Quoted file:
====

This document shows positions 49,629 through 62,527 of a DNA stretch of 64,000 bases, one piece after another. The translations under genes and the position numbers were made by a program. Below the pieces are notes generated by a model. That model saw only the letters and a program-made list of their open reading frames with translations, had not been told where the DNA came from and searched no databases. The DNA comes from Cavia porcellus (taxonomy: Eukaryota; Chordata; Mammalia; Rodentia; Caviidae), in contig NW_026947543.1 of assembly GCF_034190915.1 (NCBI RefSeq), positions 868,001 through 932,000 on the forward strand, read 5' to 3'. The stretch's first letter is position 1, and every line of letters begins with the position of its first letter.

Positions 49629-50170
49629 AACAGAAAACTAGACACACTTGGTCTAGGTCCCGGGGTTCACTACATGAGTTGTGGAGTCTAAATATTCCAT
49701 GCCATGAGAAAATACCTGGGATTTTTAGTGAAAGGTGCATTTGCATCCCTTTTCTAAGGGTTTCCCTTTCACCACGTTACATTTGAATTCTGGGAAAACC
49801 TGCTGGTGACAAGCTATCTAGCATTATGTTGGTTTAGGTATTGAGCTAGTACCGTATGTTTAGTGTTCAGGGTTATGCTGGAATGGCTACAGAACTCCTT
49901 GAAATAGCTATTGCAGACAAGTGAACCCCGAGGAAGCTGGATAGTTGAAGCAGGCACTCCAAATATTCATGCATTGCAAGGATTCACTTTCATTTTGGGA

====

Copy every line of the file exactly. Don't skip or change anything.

This document shows positions 49,629 through 62,527 of a DNA stretch of 64,000 bases, one piece after another. The translations under genes and the position numbers were made by a program. Below the pieces are notes generated by a model. That model saw only the letters and a program-made list of their open reading frames with translations, had not been told where the DNA came from and searched no databases. The DNA comes from Cavia porcellus (taxonomy: Eukaryota; Chordata; Mammalia; Rodentia; Caviidae), in contig NW_026947543.1 of assembly GCF_034190915.1 (NCBI RefSeq), positions 868,001 through 932,000 on the forward strand, read 5' to 3'. The stretch's first letter is position 1, and every line of letters begins with the position of its first letter.

Positions 49629-50170
49629 AACAGAAAACTAGACACACTTGGTCTAGGTCCCGGGGTTCACTACATGAGTTGTGGAGTCTAAATATTCCAT
49701 GCCATGAGAAAATACCTGGGATTTTTAGTGAAAGGTGCATTTGCATCCCTTTTCTAAGGGTTTCCCTTTCACCACGTTACATTTGAATTCTGGGAAAACC
49801 TGCTGGTGACAAGCTATCTAGCATTATGTTGGTTTAGGTATTGAGCTAGTACCGTATGTTTAGTGTTCAGGGTTATGCTGGAATGGCTACAGAACTCCTT
49901 GAAATAGCTATTGCAGACAAGTGAACCCCGAGGAAGCTGGATAGTTGAAGCAGGCACTCCAAATATTCATGCATTGCAAGGATTCACTTTCATTTTGGGA